Criticisms of the flaws of standardized testing abound in American education circles, be it for allegations of racism in the ACT and SAT’s or complaints about No Child Left Behind’s unaccountable “accountability.” Now FairTest, a non-profit opposed to the “misuses and flaws of testing practices,” has advanced a media campaign heralding Wake Forest University’s recent choice to become “test-optional” as the harbinger of a national trend.
Both Smith College and Wake Forest University announced their switch to test-optional admission policies this month, but WFU’s crossover is exceptional due to its rank as 30th among the nation’s top universities—the highest-ranking college to no longer require SAT scores for admission (U.S. News and World Report rankings). FairTest claims that 755 colleges are currently test-optional, but its methodology has significant flaws.
“By making the SAT and ACT optional, we hope to broaden the applicant pool and increase access at Wake Forest for groups of students who are currently underrepresented at selective universities,” said Martha Allman, director of admissions, in the WFU’s new release. She argued that downplaying the role of standardized tests would demonstrate how the university values “individual academic achievement” and “talent and character.”
The change is also supposed to help “diversify” college’s application base. According to an article by Inside Higher Education, when the Worcester Polytechnic Institute removed its SAT score requirements, applications among minorities went up considerably.
– female applications increased 7%
– minority applications increased 10%
– and out-of-state applications increased by 8%.
Local news reports emphasize that students do well in college despite the lack of rigorous admissions testing. “Advocates of test-optional policies point to studies showing that students who don’t submit scores have lower average test scores than other admitted students, but get better grades once they enter college,” writes Erica Perez for a Milwaukee Journal-Sentinel feature on Lawrence University’s switchover.
“The trend comes as standardized tests have faced increased scrutiny for possible bias against students who are the first in their family to go to college, minorities or non-native English speakers,” she writes.
While standardized tests may have racially-influenced outcomes, this columnist has already established that minorities and disadvantaged youth perform poorly on standardized tests across the board—be it international tests, ACTs, the Advanced Placement tests, or the SATs. Rather than unfairly favoring “elite” and “upper class” students, the tests may simply reflect the reality of America’s ongoing achievement gap.
Yet a Charlotte Observer reporter, Jane Stancill, goes further, writing that “In education circles, the debate has long simmered about the value of the SAT—a key factor used by elite universities to weed out applicants. Studies have shown that standardized tests tend to have built-in racial and socioeconomic biases.”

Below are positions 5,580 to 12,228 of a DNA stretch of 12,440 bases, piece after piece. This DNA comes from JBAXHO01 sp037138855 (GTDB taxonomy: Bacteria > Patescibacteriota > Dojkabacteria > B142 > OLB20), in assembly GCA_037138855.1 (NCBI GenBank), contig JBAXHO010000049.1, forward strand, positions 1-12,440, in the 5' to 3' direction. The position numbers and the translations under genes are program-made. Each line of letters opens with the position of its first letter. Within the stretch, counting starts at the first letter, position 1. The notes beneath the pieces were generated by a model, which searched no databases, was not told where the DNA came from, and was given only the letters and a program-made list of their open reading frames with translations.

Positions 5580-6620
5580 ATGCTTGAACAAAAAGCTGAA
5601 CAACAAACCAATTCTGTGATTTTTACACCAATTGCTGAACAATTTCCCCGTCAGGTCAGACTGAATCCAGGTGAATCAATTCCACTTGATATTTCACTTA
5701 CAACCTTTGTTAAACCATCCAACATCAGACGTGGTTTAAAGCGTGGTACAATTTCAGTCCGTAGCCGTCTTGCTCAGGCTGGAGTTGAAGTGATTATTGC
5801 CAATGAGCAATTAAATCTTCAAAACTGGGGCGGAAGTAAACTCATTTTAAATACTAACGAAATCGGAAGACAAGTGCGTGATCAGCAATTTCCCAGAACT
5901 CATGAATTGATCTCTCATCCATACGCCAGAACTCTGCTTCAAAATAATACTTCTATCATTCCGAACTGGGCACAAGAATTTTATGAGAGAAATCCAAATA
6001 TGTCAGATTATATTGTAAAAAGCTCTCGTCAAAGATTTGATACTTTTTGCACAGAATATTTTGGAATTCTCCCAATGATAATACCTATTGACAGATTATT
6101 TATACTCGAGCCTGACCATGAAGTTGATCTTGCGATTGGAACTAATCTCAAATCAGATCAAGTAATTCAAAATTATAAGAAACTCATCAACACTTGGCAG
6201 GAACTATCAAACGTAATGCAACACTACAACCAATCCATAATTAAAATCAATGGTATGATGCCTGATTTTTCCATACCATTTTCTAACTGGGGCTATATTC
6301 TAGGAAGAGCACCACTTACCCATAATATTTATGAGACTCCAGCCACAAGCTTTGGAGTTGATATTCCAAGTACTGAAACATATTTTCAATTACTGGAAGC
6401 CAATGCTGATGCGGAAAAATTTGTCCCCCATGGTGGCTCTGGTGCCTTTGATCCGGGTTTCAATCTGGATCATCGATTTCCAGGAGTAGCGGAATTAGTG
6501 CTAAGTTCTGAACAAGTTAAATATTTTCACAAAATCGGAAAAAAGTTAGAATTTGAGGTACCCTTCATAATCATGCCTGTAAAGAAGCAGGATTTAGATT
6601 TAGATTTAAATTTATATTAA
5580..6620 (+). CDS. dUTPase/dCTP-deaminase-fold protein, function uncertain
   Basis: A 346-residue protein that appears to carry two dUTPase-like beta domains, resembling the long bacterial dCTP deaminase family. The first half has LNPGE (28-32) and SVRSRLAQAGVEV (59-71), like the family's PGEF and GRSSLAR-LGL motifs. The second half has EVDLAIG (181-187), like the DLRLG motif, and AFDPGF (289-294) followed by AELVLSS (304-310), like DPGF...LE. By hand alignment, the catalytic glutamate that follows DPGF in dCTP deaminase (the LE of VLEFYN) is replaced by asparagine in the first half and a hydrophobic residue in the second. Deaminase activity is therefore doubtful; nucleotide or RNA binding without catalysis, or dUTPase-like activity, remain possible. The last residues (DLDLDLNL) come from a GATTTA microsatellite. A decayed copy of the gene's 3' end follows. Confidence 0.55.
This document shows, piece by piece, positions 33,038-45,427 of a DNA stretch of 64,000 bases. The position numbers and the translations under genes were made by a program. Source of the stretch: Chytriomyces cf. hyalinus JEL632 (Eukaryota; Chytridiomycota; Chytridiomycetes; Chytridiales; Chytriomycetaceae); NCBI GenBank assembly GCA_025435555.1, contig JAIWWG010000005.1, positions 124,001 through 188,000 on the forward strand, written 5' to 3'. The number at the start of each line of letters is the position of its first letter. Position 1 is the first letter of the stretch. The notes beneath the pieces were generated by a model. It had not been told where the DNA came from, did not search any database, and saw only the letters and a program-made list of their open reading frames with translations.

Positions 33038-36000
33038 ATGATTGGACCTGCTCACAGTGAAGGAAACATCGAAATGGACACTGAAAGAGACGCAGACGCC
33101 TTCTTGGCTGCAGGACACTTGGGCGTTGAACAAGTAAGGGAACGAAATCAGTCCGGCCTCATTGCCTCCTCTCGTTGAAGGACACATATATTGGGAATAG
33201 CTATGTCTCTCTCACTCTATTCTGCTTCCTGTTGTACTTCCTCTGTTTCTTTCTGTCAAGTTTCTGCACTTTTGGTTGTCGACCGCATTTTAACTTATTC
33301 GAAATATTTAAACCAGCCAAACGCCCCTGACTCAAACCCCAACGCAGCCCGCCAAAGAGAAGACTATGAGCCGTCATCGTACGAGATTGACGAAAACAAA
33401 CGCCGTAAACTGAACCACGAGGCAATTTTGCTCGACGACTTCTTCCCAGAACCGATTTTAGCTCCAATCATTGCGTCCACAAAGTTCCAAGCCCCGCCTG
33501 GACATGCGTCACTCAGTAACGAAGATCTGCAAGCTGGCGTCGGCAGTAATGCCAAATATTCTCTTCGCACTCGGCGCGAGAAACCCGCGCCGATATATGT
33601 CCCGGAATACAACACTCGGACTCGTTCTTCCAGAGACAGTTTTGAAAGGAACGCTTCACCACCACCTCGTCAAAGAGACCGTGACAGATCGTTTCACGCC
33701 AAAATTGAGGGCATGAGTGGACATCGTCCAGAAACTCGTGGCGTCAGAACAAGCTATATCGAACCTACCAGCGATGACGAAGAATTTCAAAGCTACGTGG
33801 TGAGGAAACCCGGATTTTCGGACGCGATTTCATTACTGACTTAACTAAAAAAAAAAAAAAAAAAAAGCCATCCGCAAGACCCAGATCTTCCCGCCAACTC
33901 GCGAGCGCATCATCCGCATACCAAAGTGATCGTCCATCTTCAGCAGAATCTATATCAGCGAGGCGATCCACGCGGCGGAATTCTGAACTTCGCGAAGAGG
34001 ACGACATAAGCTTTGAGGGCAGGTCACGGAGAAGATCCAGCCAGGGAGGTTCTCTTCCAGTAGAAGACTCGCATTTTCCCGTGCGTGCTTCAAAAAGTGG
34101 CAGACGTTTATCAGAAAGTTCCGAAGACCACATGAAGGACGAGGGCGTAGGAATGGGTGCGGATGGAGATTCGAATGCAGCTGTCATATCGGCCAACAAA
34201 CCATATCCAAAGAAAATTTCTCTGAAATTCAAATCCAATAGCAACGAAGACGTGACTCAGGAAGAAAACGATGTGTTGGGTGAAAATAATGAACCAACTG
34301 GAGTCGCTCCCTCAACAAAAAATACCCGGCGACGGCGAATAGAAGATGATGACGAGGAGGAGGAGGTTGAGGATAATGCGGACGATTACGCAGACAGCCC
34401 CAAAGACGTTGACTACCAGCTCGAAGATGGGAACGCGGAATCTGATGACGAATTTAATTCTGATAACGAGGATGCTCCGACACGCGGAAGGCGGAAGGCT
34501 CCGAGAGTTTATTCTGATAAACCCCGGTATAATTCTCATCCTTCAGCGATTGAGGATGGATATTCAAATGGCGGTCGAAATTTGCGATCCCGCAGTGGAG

WFU sociology professor Joseph Soares told Stancill that the SAT is “a very reliable predictor of family income. If you are picking students from the higher end of the SAT bell curve, you are overwhelmingly picking students from economically privileged backgrounds.” The author of The Power of Privilege: Yale and America’s Elite Colleges, Soares told Inside Higher Education that “Everybody has been very keen on making sure SAT scores were not preventing us from getting more diverse.”
But the test’s makers disagree. “The SAT is a fair test,” said College Board spokeswoman Alana Klein. She told the Associated Press that there is no trend among eminent schools to do away with SAT scores and that smaller colleges adopt these methods because they prefer a holistic admissions approach, not because they are concerned about minority students.
While the colleges switching to the “fairer” system of optional testing come from diverse areas and disciplines, many seem to have one thing in common: FairTest. The non-profit is dedicated to “fair, open, valid and educationally beneficial evaluations of students, teachers and schools.” It also places “special emphasis on eliminating the racial, class, gender, and cultural barriers to equal opportunity posed by standardized tests, and preventing their damage to the quality of education.
The media hype surrounding WFU’s announcement—and other colleges’ transitions—has been considerably influenced by FairTest’s lobbying. Many of the news sources covering these transitions cite FairTest as a source or quote its public education director, Robert Schaeffer, including:
Inside Higher Ed
the Chronicle of Higher Education
the Charlotte Observer
the Milwaukee Journal Sentinel
and the Winston-Salem Journal.
WFU’s decision received brief recognition by the New York Times, as well as the Businessweek and U.S. News and World Report news blogs, but these outlets did not quote from FairTest.
Given FairTest’s long-standing animosity towards standardized testing, it can hardly be considered an unbiased source, yet those stories touting WFU’s decision as a denoting a national trend often quote exclusively from WFU representatives and FairTest. This likely exaggerates the importance of WFU’s decision. Readers also should keep in mind two important factors:
1.) WFU will continue to accept SAT scores as optional component within applications and will require students to report their scores after they are accepted to the University.
2.) FairTest’s “test-optional” rankings include universities which require students to disclose SAT and ACT scores as part of the standard admission process.
Bethany Stotts is a Staff Writer at Accuracy in Academia.